When restaurateur Rick Wells was named Civic Leader of the Year in 2013, he knew he wanted to continue investing in his community. “We spend millions of dollars on faceless farmers—big food distributors with big farms—which struck a cord with me,” he says. He closed Sauce, his popular Italian restaurant, and opened the community driven Harvest Seasonal Kitchen, featuring food sourced by small farms in North Texas with tables and artwork crafted by local artisans. To nurture this community effort, he created the nonprofit Seed Project Foundation, which funds educational, agricultural and community farm efforts.
The educational component reaches out to children by installing and maintaining gardens at elementary schools. Known as “Farmer Rick” to the children, Wells says the garden helps kids develop an appreciation for growing seasonal foods. They look forward to Tasty Thursdays, when they try what they’ve grown and are exposed to different foods they wouldn’t have tried otherwise. The Seed Project Foundation partners with Future Farmers of America, a program in Dallas area school systems that fosters young farmers.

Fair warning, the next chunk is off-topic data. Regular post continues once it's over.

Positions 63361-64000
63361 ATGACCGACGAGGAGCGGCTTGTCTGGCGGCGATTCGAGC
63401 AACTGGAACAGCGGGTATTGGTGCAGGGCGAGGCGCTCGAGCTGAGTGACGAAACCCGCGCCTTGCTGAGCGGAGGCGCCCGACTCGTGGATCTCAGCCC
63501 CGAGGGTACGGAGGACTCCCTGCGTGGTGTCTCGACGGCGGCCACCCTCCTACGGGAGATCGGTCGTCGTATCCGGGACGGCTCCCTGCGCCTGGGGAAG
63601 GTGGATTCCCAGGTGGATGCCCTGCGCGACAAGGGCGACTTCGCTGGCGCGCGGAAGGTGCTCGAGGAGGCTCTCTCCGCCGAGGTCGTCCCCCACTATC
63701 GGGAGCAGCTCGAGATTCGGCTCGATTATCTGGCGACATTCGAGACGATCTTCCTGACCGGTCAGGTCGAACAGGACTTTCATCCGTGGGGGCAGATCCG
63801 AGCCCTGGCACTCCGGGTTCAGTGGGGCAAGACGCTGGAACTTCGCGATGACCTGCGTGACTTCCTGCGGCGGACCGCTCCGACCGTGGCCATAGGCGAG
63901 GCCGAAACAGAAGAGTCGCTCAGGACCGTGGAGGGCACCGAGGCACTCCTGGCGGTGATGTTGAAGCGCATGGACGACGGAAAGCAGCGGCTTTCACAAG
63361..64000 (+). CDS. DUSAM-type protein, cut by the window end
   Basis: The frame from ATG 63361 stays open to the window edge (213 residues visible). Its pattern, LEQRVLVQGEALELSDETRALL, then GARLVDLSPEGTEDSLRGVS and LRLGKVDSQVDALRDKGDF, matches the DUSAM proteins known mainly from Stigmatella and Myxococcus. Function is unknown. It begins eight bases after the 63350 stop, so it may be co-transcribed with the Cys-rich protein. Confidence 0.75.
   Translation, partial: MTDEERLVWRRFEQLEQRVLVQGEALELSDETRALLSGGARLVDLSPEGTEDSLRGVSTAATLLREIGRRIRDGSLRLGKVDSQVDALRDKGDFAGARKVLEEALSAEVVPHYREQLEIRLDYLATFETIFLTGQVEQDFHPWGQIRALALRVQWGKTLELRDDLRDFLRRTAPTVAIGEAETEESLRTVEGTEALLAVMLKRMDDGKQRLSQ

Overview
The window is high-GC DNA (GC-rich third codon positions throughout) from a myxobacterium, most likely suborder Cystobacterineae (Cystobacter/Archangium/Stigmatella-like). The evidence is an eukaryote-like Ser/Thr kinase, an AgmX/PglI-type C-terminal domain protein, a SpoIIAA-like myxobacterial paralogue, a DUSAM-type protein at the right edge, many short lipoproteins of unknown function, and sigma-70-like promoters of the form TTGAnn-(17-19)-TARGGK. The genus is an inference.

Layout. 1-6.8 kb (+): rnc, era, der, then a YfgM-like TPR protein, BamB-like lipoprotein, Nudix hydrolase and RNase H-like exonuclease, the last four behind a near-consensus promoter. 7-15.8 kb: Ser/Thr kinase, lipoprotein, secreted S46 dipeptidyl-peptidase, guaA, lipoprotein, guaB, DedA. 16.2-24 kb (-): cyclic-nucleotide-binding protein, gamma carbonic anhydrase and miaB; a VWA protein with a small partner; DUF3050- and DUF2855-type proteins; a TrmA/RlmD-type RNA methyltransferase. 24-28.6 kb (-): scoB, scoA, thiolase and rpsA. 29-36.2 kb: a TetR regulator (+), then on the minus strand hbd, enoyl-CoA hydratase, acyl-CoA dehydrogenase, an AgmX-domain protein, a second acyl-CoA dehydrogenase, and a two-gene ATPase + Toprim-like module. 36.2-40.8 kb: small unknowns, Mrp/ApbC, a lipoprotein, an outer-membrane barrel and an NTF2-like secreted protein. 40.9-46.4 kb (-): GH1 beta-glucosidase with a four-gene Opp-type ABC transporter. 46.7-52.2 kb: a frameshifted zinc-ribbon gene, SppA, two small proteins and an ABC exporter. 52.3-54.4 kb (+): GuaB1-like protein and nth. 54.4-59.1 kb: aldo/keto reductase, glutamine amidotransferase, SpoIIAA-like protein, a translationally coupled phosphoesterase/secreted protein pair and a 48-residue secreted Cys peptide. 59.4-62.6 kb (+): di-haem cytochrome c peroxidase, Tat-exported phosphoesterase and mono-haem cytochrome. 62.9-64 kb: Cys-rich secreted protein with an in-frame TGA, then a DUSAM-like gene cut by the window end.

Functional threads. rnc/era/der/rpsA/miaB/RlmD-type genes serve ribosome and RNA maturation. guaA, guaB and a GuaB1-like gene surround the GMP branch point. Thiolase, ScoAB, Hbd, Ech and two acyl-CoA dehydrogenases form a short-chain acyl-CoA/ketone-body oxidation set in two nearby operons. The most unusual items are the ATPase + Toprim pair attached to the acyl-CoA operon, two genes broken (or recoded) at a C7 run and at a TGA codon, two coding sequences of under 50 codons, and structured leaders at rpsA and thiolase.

The Seed Project Foundation’s agricultural arm supports farmers through networking events like farm to table symposiums held three times per year. “The symposiums bring together like-minded people—farmers, ranchers, chefs and local food advocates—to talk about what farmers and ranchers need and figure out solutions,” he explains. “The foundation fosters those relationships.” Wells notes the symposiums have been well-attended. Organizations such as Profound Foods, a cooperative of small farms throughout North Texas dedicated to improving logistics and deliveries to local chefs, formed through farm to table symposiums.